It’s Time to Fix a Failing Humanitarian Aid System
Our humanitarian systems are underfunded, overstretched, and overwhelmed.
Consider today’s challenge: More than 100 million people are currently displaced, and more than 274 million people need humanitarian assistance or protection.
But humanitarian organizations (and governments) are not adapting to the changing needs of displaced peoples. Compared to the 1990s, the duration of conflict, the number of those displaced, and the average duration of displacement for refugees have all doubled. (Refugees can now expect to live 20 years in a host country.)
The annual cost of running the humanitarian system now exceeds $35 billion compared to $2 billion 3 decades ago. That’s an important reason why there’s been a 40% funding shortfall each year for the past 5 years.
Worse still: The responses that are funded are failing those displaced because they offer short-term, Band-Aid solutions that inherently disempower beneficiaries.
Let me tell you what this looks like on the ground: A few years ago, I witnessed 15 members of an NGO distributing Bibles and proselytizing Christianity to a group of Muslim refugees who had just arrived in Greece and were en route to Germany. The assumption was that refugees would be willing to convert to Christianity to increase the probability of securing permanent resettlement in Europe.
I knew a refugee family in a camp near Thessaloniki who would walk for an hour to the nearest computer center every day so they could call about their resettlement claim. They would try calling all day to no avail and then walk the hour back to the camp at night. After calling daily for 3 months, they were eventually approved for resettlement. But 50,000 refugees are still stranded in Greece today awaiting their family reunification decisions. Most will be denied.
Another example: More than 75% of Syrian child and adolescent refugees in Jordan and Lebanon drop out of school before reaching the secondary level. They don’t see the value of the education given limited professional opportunities that would be available to them. They also feel the need to financially support their families.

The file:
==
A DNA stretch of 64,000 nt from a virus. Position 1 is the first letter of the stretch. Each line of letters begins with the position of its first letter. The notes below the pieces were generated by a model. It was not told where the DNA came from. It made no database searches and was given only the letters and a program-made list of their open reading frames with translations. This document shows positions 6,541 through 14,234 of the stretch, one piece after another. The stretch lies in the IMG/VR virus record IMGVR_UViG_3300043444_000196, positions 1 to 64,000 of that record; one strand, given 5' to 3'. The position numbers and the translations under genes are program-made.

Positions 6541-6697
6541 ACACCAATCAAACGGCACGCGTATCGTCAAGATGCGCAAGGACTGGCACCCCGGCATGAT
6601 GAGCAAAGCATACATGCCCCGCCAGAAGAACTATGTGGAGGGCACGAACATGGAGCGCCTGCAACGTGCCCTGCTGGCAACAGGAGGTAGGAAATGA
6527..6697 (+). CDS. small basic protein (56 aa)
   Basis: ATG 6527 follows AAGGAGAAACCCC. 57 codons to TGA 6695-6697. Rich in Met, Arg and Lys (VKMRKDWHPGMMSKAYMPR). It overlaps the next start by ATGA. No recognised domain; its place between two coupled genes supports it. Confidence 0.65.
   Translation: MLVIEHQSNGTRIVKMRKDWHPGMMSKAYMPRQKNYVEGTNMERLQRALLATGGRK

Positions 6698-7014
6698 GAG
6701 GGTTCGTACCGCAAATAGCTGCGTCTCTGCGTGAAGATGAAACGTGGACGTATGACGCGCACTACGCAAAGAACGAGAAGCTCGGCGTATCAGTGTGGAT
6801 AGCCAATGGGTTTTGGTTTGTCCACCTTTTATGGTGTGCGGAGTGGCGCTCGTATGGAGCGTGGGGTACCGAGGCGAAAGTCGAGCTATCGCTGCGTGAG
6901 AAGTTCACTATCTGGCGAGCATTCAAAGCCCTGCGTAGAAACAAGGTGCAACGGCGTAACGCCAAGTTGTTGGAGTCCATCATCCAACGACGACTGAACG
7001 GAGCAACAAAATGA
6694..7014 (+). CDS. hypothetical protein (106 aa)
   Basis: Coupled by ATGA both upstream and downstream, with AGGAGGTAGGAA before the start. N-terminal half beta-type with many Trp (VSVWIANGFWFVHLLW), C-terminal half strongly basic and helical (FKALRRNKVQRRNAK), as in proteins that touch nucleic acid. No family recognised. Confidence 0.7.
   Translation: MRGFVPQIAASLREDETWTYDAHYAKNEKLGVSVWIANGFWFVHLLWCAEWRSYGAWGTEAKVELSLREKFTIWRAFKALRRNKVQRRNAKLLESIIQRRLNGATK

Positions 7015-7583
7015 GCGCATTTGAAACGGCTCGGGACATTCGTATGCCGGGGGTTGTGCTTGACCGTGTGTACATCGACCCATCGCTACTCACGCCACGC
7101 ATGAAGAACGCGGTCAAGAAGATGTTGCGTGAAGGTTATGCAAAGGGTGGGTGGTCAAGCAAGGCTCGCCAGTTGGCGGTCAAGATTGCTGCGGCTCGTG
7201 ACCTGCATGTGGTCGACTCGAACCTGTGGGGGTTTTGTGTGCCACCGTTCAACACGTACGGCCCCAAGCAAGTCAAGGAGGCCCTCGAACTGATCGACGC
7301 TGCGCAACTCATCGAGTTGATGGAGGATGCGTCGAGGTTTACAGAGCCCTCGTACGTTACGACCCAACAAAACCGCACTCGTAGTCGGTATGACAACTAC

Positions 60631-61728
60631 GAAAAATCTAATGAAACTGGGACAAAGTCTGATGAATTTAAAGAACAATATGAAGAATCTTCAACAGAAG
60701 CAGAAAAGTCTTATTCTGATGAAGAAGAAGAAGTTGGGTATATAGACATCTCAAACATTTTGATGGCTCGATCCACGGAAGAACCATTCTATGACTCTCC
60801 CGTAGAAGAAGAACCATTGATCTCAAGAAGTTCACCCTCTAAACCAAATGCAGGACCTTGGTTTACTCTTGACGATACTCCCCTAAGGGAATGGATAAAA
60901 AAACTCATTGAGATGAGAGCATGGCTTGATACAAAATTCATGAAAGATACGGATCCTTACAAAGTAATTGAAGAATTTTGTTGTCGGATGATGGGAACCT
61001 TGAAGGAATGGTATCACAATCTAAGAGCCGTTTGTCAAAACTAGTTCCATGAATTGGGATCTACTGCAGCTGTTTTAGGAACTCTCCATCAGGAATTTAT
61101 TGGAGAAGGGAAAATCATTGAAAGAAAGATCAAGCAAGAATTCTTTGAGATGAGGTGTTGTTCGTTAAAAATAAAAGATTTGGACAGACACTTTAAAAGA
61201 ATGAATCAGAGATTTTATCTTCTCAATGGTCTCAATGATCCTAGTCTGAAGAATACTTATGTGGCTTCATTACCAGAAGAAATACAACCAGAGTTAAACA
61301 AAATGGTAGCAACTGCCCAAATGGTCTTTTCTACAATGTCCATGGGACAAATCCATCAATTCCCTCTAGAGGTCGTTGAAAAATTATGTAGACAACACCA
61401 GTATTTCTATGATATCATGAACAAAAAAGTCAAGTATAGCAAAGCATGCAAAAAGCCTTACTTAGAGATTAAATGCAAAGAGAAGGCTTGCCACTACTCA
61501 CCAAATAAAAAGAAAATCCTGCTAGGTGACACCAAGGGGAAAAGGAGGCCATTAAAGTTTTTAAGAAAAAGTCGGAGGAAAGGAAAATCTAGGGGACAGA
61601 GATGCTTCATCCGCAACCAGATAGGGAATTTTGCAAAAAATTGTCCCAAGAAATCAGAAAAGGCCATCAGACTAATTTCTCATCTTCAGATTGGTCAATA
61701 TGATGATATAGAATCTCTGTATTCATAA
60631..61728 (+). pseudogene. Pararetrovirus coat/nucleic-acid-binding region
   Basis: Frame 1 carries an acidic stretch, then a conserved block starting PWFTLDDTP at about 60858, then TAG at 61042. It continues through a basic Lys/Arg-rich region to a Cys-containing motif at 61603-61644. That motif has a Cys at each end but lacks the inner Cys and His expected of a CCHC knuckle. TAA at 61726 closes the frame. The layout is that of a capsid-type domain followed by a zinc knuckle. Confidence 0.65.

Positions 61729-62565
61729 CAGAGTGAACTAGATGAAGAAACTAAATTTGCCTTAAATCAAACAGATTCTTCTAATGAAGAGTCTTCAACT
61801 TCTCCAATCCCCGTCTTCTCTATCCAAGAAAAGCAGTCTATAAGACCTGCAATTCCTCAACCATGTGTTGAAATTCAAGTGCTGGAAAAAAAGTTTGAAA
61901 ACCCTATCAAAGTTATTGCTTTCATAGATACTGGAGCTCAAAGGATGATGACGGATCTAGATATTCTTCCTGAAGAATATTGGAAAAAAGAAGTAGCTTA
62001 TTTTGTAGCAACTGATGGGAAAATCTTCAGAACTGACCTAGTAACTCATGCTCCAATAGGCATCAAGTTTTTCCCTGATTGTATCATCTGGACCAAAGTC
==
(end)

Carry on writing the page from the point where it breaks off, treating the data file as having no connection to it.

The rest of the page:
In short, those displaced by conflict or climate are forced to flee their homes to areas that mostly do not receive them well. (At least, in the long-term.)
Why is this happening? First, our humanitarian response assumes we know what displaced populations want and need over decades without their input.
Second, the provision of this aid is inconsistent. In acute emergencies, numerous NGOs rush in to provide aid. But years later, they realize they can no longer sustain their operations and leave. For example, refugee families dependent on UN agencies like the WFP for food support endure abrupt suspensions or reductions of their monthly food assistance. Last year, WFP raised a record $9.6 billion in 2021 but remains $5.2 billion short of what it needs.
Third, the provision of aid assumes that beneficiaries have no desire to support themselves or leverage the technical skills they already have. Those assumptions are incorrect. People living in refugee camps are no different than you or me. They want to live with dignity, secure a future for their children, and have opportunities for true self-sufficiency.
Meeting these aspirations requires commitment and creativity. On World Refugee Day this year, I launched a company—Rise with Refugees—that financially empowers women refugees. We pay artisans—initially Syrian refugee women living in informal tented settlements across Jordan—6X the local minimum wage to make products. That’s $18/hour. These products are, in turn, sold in the US with a percentage of profits going to support more empowerment programming for refugees globally. While I don’t claim that Rise products are the panacea to the global displacement crisis, they are a step in the right direction.
It’s past time for humanitarian organizations and government agencies to adapt to the realities of protracted conflict and decades-long displacement. They must ensure that they don’t create a population dependent on aid that doesn’t even meet their needs. They must engage more with beneficiaries to learn what they want and need. And they must create opportunities for true empowerment and employment.
Anything short of that is simply wrong.
Laila Soudi, MS, is the co-founder of the MENA Health Program at Stanford Medicine and founder of Rise with Refugees.
Editor’s note: The views expressed here are the author’s alone and are not necessarily shared by her institution.
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